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Friday, May 24, 2013

Sharon Middle School -- May 24

42° 06' 24" N
71° 09' 58" W 
Learn more about Lat/Long (including how to look them up by address)
Also, compare today's coordinates to those of other recent EarthView outings, near and far!

This is EarthView's second visit to Sharon Middle School. (We were originally scheduled for the Ides of March, but were snowed out.) The blog post for our April 2012 visit describes the town of Sharon in terms of both site and situation -- geographic characteristics of the place itself and of the place in relation to other places. 

Today the EarthView team celebrates Sathwik Karnik's victory in the Natiional Geography Bee. The Karnik family of Plainville, Massachusetts is well known to us, as both Sathwik and his brother have been state bee champions and national finalists.

His winning answer was Chimbarazo, the world's tallest mountain, when measured from the center of the earth.

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Today is also a good day to talk about MOVEMENT, which is one of the Five Themes of Geography. This theme refers to the movements of people, products or ideas that connect PLACES.

May 24 is the anniversary of at least three important events that made future connections possible, and last night a bridge collapse led to a temporary but important loss of connection.

In 1844, the "Victorian Internet" began, as Samuel Morse sent the first telegraph message from Washington to Baltimore. The map below shows another kind of connection between the two, along the Interstate Highway System.

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During the EarthView presentation, Dr. Hayes-Bohanan mentioned the unusual relationship between the telegraph and the Brazilian city of Porto Velho. The connection is explained in the 1999 article Post-Frontier Towns of Rondonia, Brazil, with much more information about the region at Rondonia Web.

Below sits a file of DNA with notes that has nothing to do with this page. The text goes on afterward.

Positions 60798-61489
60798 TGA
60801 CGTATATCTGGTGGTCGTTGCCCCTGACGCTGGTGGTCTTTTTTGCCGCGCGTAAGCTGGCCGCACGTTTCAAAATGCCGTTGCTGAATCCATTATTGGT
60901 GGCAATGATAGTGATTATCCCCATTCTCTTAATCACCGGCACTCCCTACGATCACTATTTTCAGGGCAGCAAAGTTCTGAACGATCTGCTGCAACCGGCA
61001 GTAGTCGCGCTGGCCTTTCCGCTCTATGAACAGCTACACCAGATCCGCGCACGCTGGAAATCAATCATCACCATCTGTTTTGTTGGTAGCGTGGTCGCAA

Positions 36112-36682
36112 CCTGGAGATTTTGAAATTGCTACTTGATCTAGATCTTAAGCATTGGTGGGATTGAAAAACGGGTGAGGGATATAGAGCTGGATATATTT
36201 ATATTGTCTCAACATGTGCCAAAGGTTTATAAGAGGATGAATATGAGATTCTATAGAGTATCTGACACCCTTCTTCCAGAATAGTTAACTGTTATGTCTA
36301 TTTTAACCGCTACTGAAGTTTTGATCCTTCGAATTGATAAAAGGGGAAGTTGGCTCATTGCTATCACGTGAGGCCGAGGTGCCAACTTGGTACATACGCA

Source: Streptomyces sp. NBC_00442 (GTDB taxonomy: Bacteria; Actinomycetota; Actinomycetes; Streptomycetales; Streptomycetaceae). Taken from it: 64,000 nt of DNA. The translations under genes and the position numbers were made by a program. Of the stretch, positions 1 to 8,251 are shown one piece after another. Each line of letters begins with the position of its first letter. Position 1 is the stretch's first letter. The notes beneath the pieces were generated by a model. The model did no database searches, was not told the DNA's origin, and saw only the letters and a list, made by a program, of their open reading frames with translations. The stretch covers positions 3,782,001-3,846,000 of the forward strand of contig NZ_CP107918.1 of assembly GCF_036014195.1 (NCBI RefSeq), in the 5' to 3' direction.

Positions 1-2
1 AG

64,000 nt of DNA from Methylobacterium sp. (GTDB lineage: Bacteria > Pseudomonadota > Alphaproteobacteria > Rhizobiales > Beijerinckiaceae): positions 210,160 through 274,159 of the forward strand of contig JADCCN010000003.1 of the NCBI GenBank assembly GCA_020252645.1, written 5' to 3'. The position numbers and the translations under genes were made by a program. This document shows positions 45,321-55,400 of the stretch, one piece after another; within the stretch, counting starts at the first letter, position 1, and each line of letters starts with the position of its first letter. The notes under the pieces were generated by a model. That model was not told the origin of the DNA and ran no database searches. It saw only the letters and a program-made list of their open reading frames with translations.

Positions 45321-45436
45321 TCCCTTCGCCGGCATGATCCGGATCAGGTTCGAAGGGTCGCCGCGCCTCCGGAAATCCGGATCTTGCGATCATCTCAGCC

On this date in 1883, the Brooklyn Bridge connected the two largest boroughs of New York City -- Manhattan and Brooklyn. John Roebling had constructed a similar bridge connecting Covington, Kentucky to Cincinnati, Ohio in 1866, but it is not quite as famous.

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In 1976, supersonic commercial air service connected both London and Paris to Washington, DC, as a Concorde SST was sent from each city to Dulles Airport in nearby Virginia. (The mother and aunt of EarthView team member Dr. Hayes-Bohanan were both there, but he had to go to school that day!) The map below from Geography of Transportation at Hofstra University shows all of the Concorde routes, since retired.

Finally, as mentioned above an important loss of connection occurred last night, when the Skagit River bridge over Interstate 5 collapsed. At least one small truck fell into the river, but nobody was severely injured. The bridge has been described as a major connection between the city of Seattle and the country of Canada. Google Maps already shows that segment as missing, so that navigation systems relying on Google Maps will not send drivers that way. Explore the map to see how difficult the rerouting of people and cargo will be while the bridge is being repaired.